Updated: November 17, 2021

Everyone is always talking about how important self care is, especially for healthcare workers. But what is self care? What is something you can actually integrate into your daily life to help you feel better more often? It’s more than just bubble baths and massages. It’s about what actually makes you personally feel better. This can be different for everyone, but here are a few truly rejuvenating self care practices that you can start doing now.

1. Take a Nap

Yes this is self care! Nothing will rejuvenate you better like enough sleep. Studies even have shown that people who take daily naps are happier and healthier, even if the nap is only 20 minutes. Nothing helps you feel more energized more than some sleep. 

2. Read your Favorite Book

I love getting lost in a good book and nothing helps me forget my own anxieties better. And nothing beats an old favorite, so I tend to pull out my battered copies of Harry Potter when I’m feeling down. Pull out your own favorite book and get lost in it next time real life is filling you with stress.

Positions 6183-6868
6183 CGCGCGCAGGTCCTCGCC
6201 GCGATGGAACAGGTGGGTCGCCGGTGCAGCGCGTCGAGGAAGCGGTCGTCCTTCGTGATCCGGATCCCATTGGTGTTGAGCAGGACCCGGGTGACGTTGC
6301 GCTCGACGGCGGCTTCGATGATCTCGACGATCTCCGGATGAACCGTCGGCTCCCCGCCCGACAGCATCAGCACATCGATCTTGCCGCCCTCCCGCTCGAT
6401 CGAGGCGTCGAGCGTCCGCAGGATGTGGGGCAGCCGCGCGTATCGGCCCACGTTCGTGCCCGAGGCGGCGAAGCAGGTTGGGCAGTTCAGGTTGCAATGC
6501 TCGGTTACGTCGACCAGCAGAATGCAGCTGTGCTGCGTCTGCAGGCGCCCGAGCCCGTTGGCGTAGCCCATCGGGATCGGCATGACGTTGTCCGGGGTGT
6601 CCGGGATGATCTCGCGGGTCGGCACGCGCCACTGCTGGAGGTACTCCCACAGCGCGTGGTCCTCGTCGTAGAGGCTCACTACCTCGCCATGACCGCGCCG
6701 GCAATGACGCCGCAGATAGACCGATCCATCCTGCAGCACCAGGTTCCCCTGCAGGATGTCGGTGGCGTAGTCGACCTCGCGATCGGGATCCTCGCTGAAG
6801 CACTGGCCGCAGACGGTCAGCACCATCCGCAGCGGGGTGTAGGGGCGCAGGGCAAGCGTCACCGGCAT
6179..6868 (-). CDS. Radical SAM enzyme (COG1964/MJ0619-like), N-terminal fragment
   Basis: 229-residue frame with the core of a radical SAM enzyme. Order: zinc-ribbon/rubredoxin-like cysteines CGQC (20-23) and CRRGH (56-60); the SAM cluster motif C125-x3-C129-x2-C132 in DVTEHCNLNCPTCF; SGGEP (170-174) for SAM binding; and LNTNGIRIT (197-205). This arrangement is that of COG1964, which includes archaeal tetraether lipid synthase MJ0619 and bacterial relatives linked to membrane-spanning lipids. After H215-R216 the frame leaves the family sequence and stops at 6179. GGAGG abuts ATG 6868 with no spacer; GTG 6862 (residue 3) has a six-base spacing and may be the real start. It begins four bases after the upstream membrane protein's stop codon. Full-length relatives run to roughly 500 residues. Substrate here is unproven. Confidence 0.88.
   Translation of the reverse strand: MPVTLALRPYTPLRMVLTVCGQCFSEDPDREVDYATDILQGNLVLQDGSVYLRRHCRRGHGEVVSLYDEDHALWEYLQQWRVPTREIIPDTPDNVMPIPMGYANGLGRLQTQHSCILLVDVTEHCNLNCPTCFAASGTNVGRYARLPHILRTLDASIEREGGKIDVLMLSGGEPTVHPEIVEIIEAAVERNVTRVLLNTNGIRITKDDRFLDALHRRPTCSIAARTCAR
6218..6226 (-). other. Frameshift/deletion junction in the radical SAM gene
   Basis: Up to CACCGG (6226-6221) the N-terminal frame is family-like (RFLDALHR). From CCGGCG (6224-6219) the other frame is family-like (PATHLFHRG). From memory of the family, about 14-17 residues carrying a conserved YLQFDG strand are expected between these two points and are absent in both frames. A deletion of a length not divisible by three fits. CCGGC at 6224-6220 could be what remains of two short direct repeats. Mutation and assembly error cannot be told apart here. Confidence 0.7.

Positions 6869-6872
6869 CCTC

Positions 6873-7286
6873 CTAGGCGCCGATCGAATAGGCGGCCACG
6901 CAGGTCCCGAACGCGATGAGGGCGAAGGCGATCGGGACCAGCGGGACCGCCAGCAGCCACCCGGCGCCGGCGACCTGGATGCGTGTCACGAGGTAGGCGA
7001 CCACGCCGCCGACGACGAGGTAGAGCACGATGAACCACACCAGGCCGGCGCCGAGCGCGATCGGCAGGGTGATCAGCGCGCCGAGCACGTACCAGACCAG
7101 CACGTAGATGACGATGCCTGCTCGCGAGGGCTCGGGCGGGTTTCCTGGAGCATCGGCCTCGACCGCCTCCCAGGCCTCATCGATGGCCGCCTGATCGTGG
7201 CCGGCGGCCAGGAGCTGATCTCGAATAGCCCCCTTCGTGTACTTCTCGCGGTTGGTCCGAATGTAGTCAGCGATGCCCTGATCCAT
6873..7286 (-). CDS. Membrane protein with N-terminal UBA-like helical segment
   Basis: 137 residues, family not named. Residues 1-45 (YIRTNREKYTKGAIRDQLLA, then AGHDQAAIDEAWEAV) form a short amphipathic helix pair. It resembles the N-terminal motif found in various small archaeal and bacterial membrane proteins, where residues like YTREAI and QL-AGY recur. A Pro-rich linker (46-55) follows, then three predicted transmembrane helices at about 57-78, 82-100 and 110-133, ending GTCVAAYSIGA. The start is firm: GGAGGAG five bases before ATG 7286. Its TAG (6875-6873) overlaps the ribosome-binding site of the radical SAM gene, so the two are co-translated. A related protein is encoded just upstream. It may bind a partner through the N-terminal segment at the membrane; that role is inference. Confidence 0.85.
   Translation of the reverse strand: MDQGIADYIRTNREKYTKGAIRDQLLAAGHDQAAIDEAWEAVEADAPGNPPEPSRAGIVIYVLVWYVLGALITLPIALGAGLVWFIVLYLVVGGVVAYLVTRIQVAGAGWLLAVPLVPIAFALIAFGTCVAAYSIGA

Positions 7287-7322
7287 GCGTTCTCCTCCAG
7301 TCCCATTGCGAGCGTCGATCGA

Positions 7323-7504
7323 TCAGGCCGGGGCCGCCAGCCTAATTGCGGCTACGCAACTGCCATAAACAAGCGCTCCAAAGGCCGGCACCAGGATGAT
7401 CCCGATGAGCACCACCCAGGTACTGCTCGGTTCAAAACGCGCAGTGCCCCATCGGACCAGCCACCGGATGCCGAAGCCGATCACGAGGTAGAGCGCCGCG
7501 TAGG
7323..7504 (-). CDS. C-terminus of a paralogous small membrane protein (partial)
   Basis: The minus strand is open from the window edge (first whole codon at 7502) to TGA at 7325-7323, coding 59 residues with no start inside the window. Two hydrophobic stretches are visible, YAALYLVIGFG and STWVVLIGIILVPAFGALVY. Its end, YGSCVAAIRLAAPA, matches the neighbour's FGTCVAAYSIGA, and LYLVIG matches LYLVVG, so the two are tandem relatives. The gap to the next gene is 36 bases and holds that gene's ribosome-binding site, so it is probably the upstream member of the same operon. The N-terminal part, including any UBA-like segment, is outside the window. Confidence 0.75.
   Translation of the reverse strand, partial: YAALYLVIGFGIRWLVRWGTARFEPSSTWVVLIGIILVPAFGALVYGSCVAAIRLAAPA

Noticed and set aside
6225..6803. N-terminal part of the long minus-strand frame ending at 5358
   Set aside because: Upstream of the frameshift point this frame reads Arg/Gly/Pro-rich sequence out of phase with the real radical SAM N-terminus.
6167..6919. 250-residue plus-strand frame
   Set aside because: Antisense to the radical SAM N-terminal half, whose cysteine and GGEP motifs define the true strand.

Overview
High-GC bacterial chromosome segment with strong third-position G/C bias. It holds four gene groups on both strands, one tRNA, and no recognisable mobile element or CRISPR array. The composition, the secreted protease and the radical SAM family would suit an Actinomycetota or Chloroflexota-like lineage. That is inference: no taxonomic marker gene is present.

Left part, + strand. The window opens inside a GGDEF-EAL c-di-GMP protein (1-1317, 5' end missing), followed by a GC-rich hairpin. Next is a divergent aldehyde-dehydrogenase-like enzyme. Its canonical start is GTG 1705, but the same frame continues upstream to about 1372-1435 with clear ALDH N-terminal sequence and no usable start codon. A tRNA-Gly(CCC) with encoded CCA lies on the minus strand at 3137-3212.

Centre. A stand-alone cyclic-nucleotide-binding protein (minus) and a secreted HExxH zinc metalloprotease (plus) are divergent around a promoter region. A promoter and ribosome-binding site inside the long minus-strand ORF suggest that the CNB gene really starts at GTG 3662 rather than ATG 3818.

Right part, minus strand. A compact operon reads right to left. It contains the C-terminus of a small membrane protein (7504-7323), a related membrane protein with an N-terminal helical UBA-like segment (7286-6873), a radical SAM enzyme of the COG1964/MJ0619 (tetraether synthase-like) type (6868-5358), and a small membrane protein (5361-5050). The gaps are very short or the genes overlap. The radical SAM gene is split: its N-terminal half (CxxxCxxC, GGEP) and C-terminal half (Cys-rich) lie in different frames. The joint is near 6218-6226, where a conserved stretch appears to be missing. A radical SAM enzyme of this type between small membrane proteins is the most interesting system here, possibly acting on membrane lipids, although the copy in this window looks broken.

3. Go Outside

Even if it’s just for a few minutes! Breath in the fresh air and let the sun wash over your face. 

4. Eat Something You Love

For me, the ultimate comfort food is mac n’ cheese. Eat something that tastes good, reminds you of something or someone you love, and truly enjoy it. Eat it mindfully, enjoying every bit and let yourself get lost in the taste and the memories it brings up for you.

5. Journal

Journaling can help anyone with anything, I will die on this hill. Most people don’t know where to start and that’s fine. Search for journal prompts, write about your day, write whatever comes into your brain, whatever. Just put your thoughts on paper, get it out so you can truly feel it and allow your body to reset. 

Some of this may seem obvious but sometimes you get into a decision fatigue spiral with self care as well! So next time you are needing some rest, try one of these instead of scrolling or watching TV. 

Sources: 50 State Boards of Nursing, University Websites, U.S. Department of Education, Bureau of Labor Statistics. Ranking Methodology.